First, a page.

GOP working on new ‘Contract’

GOP WORKING ON NEW ‘CONTRACT’…. Sixteen years ago, congressional Republicans hoped to capture majorities on the Hill, and released a poll-tested list of priorities that appeared first in TV Guide. It was called the “Contract With America.”

Opinions vary as to its efficacy — I tend to think the “contract” was largely irrelevant, since most Americans hadn’t heard of it when they voted — but in Republican circles, it’s taken on mythical status. Newt Gingrich and pollsters created the document, and GOP candidates won their new majorities in the ’94 midterms, therefore the “Contract With America” worked.

This year, Republicans hope to recreate the identical circumstances, this time with a new list. It’s slow going.

Republicans are salivating over the prospect of winning back the House in November, and they’re planning to produce a new “Contract With America” in the hopes of sealing the deal.

The catch: They don’t agree yet on what should be in it. […]

If the Republicans include too many specifics, especially on hot-button social issues important to their base, they risk turning off moderates and independents. And that’s assuming that they can get the entire House Republican Conference to agree on specific bills in the first place; not everyone, for example, would support a proposal to “repeal and replace” the Democrats’ health care bill.

House Minority Whip Eric Cantor (R-Va.) and House Republican Conference Chairman Mike Pence (R-Ind.) are apparently pushing for a detailed list of specific pieces of legislation that a GOP majority would pass if elected. The rank-and-file caucus members aren’t sure, in part because they may have to withhold endorsements of the new “contract” if they disagree with some of its tenets. There’s also a concern that policy specifics would make it easier for Dems to criticize.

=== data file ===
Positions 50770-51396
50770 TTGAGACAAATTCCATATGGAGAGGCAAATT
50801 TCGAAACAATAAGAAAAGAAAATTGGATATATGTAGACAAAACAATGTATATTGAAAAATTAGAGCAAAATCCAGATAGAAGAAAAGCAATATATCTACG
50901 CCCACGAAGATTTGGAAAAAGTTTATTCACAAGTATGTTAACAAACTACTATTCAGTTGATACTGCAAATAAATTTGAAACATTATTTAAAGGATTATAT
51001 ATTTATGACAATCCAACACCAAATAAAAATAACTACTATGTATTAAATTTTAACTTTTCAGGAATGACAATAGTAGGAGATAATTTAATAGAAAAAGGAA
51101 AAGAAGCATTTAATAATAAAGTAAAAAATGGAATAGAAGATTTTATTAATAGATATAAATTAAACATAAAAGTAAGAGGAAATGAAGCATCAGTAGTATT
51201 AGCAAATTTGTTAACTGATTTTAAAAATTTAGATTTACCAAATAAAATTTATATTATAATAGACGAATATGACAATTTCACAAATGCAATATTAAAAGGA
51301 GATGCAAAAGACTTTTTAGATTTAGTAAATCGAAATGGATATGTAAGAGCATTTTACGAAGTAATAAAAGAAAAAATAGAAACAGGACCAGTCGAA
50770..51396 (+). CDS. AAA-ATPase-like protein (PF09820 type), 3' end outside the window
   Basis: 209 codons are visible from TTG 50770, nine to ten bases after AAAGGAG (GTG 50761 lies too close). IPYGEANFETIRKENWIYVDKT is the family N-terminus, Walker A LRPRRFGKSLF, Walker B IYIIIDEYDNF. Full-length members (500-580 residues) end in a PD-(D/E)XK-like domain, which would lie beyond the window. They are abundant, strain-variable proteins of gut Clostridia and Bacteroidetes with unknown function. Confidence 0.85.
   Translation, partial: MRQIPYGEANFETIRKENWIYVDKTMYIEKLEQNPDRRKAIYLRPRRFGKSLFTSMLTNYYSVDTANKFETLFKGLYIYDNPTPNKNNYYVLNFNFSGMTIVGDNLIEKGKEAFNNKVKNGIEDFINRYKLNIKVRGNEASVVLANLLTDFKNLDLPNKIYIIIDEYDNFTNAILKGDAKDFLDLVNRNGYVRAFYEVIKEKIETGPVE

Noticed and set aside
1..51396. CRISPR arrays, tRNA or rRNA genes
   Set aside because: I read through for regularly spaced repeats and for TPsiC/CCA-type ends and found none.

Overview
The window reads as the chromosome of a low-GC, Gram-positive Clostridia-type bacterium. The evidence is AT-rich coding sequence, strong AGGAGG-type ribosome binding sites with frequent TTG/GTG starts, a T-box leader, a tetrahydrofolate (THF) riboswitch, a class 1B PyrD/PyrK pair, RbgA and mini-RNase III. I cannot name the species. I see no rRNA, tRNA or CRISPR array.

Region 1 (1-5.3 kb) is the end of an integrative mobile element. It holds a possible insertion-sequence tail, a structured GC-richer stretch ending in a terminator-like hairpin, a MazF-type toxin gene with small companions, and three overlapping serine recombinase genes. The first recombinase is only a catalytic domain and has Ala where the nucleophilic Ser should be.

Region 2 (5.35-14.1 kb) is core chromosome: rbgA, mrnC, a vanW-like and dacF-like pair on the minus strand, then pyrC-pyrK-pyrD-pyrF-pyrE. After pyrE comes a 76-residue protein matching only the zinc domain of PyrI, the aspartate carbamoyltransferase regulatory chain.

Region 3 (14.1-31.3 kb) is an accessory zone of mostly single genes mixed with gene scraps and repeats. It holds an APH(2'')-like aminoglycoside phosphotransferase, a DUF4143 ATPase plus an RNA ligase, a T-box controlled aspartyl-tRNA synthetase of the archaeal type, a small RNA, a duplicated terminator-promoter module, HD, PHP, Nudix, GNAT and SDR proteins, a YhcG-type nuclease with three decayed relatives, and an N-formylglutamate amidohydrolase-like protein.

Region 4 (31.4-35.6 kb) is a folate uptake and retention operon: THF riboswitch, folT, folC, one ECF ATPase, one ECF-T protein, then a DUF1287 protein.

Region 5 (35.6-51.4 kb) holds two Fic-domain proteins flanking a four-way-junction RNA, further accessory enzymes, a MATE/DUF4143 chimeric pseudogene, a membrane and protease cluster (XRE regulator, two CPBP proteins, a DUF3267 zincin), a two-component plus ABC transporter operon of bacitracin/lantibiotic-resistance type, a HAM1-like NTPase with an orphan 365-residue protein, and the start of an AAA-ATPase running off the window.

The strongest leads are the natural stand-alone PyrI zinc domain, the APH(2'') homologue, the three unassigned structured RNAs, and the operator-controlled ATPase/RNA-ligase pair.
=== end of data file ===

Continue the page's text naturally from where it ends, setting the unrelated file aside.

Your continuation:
But the leadership apparently wants more than slogans. “Responsible leadership requires the development of serious and deliverable solutions to the real problems facing families, small businesses and workers,” Cantor’s spokesperson said.

That’s a nice sentiment, to be sure, but I have to wonder if Cantor’s office has thought this one through. Republicans don’t have “serious and deliverable solutions” to “real problems.” The GOP generally doesn’t even try to come up with “serious and deliverable solutions” to “real problems.” Republicans tend to mock those who develop “serious and deliverable solutions” to “real problems.”

But if they’re willing to give it a shot, best of luck to them. Given congressional Republicans’ recent track record — their numberless budget plan, their ridiculous health care plan, Paul Ryan’s indefensible “Roadmap” — these guys tend to fall on their face when they try to come up with any kind of policy proposal, but maybe this time will be different.

We may not see a formal document until September. Something to look forward to.